Bob Levey: The Clintons continue to insist that there is such a thing as privacy when you live in the White House. Can there be? Should there be?

    John Harris: There should be a degree of privacy even for presidents. And in fact there is such privacy: Chelsea Clinton has grown up mostly free of intrusive coverage. And even Hillary Clinton is probably surprised that there is enough privacy for the president to carry on an 18-month affair. In my view, a presidential affair with an intern is behavior that crosses any legitimate line of privacy.


    Pendleton, OR: Clinton is rapidly losing support among Democrats in Congress and in state capitols, and now with the American public. Even without this scandal, he's a lame duck. But now he seems dead in the water. Do you think he'll resign?

    John Harris: Fair observation. The one thing to always remember about Clinton, however, is his proven--and remarkable--capacity to bounce back from disasters that would be the ruin of a typical politician. If he manages to survive this controversy with only a censure or reprimand, he will be weakened, but still holding enough power to perhaps push through some accomplishments, such as Social Security reform next year.


    Weatherby Lake, MO: To follow up on an earlier question: Is the QUALITY of the White House staff deteriorating? As well respected people like Lloyd Cutler and Leon Panetta leave --- are their replacements and, more importantly, the replacements' staff of a caliber expected in the White House?

    John Harris: I am not ready to make a judgment on the quality of the new staff. It is true that a lot of people who started in the second tier of staff are now rising to the first tier. Maria Echaveste as the new deputy chief of staff, is one example. Joe Lochart, formerly a deputy press secretary, will take over the top job once Mike McCurry leaves next month. These people need to prove themselves, but I think it's quite reasonable to expect they will. But it's a tough environment they are coming into, in the present controversy.


    Bob Levey: Does Clinton really disdain reporters? He strikes me as a man who likes good conversation and good stories--as do most reporters. There ought to be a bond there. If not, why not?

    John Harris: I think Clinton has mixed, but on the whole fairly negative, feelings toward reporters. He is someone who likes to shoot the breeze and engage on different subjects, and he does this occasionally with reporters (both on and off the record). But, on balance, I believe based on conversations with staff that he generally feels most reporters are out to damage him. And, since our job is to constantly try to hold elected officials accountable and point out to the public when there are inconistencies, this naturally and appropriately leads to a degree of tension.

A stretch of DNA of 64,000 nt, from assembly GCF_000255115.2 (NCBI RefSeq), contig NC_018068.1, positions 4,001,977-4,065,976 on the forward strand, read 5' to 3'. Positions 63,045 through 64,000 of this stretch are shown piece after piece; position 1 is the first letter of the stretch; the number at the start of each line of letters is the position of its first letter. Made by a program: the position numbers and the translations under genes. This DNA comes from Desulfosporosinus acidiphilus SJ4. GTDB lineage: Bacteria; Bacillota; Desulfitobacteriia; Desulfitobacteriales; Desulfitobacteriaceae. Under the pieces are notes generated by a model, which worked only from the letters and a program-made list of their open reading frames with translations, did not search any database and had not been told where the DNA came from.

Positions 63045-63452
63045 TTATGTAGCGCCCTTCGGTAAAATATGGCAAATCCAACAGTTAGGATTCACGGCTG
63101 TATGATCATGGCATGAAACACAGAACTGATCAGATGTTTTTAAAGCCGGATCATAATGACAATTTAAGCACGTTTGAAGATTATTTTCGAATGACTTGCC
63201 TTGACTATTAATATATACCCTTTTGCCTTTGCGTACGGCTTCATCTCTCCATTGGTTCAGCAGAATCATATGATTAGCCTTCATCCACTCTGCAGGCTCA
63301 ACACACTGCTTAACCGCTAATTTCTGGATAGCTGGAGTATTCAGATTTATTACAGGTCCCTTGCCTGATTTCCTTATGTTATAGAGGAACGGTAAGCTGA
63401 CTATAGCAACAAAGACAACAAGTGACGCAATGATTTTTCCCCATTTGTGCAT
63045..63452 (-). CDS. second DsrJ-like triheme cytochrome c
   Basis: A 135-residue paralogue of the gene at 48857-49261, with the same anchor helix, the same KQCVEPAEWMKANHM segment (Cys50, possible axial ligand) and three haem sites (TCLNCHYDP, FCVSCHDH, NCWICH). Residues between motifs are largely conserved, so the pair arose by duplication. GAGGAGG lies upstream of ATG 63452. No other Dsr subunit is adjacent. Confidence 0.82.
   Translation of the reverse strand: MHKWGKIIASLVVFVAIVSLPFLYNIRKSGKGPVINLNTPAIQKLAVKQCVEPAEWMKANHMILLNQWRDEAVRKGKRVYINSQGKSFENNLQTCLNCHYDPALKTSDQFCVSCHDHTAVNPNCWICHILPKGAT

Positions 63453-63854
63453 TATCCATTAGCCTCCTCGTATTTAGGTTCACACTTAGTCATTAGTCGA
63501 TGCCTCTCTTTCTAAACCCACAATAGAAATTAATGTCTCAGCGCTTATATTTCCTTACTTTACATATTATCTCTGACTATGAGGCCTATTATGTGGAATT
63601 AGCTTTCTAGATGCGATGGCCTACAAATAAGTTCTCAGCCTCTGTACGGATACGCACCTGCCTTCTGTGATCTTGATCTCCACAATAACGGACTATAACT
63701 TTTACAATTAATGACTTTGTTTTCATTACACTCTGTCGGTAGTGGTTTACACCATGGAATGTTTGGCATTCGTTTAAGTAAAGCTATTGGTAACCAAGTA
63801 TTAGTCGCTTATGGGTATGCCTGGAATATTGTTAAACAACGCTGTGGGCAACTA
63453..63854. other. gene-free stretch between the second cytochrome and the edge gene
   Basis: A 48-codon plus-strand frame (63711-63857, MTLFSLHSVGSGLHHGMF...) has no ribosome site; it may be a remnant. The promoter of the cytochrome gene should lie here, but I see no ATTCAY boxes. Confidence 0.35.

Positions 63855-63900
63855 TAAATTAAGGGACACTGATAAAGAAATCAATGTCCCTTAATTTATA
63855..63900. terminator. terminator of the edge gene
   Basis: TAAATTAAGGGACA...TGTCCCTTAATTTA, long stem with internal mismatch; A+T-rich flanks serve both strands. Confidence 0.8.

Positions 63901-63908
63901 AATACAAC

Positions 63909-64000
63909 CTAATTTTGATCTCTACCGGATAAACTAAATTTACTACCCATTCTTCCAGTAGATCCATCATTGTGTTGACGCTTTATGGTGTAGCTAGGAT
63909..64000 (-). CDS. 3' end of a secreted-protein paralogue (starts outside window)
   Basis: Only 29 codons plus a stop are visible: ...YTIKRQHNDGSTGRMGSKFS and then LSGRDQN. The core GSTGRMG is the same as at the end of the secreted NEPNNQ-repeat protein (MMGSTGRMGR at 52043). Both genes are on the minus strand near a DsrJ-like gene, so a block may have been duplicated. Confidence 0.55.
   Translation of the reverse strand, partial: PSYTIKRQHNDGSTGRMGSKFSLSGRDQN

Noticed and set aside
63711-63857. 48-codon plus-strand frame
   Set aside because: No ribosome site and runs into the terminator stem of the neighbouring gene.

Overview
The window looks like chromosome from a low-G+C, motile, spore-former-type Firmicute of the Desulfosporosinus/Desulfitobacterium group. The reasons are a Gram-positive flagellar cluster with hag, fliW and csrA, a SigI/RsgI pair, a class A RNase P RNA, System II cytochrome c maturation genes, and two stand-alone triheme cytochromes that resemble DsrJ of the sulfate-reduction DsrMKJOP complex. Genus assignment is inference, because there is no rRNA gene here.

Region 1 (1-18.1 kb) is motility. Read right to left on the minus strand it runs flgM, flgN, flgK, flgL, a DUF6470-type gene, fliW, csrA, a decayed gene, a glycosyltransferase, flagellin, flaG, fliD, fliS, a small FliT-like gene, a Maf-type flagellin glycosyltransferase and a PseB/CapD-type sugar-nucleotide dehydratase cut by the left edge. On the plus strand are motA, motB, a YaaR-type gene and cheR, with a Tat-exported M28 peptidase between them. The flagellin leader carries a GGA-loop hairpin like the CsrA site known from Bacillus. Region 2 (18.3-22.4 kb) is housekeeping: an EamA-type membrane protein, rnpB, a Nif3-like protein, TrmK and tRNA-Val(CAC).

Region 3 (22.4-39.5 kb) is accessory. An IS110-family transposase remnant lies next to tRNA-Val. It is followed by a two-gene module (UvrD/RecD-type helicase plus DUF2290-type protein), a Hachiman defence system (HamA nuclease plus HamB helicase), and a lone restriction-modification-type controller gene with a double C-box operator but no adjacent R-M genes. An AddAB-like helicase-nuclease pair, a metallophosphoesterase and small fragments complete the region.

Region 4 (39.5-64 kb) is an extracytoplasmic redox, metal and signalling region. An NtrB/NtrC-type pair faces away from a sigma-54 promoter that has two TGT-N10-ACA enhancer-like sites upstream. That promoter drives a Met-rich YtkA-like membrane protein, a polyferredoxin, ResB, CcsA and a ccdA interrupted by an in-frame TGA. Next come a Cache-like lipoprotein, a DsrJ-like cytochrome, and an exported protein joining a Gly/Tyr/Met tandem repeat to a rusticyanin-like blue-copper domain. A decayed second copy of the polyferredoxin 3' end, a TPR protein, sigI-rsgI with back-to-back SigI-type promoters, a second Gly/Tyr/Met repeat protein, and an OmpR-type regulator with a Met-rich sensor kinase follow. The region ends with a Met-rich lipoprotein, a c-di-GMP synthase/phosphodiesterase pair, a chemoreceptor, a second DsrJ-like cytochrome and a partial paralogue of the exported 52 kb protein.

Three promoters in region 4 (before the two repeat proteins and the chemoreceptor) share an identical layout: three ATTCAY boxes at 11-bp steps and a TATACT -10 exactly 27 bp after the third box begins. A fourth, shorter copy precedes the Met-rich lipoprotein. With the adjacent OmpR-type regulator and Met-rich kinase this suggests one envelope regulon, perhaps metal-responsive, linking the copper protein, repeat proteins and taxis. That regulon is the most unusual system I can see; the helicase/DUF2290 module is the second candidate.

Bob Levey: Half an hour remaining with our guest, the Washington Post's White House correspondent, John Harris.


    Bob Levey: I'm not trying to be ghoulish about this, but some reporter, some day, somewhere, is going to march up to Chelsea Clinton and ask what she thinks about all this. Do you think this is proper? Do you think Chelsea can or should be off limits forever?

    John Harris: I expect someone will ask her that. I don't expect it will be me. It may be that, in time, Chelsea Clinton will wish to share her thoughts on this subject or on growing up in the White House generally. Some people thought that she would receive more aggressive coverage once she turned 18 and went to college. I have not noticed that to be the case.


    Potomac, MD: Once Starr presents his report- how far do you think impeachment proceedings against the President will go with our Republican Congress?

    John Harris: Of course it all depends on what's in the report. But my guess is that a lot of Republicans are just as happy to leave Clinton in office in a weakened state.


    Wash, DC: Do you think this is one of the most exciting times to be reporting on White House issues, or are you just sick to death about the whole thing? (like so many of us are) I would think someone with your job would be more interested in politics than scandals... or is that naive?

    John Harris: This controvery is both interesting and wearying. Like most of my colleages, I find much of the subject matter and details in this controversy to be quite distasteful. Like many in the public, I would be happy to see closure in this controversy "sooner rather than later" to use President Clinton's phrase. But I do not apologize for covering it. Possible obstruction of justice by a president is unambiguously a legitimate coverage topic. To my mind, so is a president becoming sexually intimate with a young intern. Also, to the extent that we all wish this controversy could come to an end, it's worth remembering that the president's own defense stratetgy has guaranteed that it would drag on.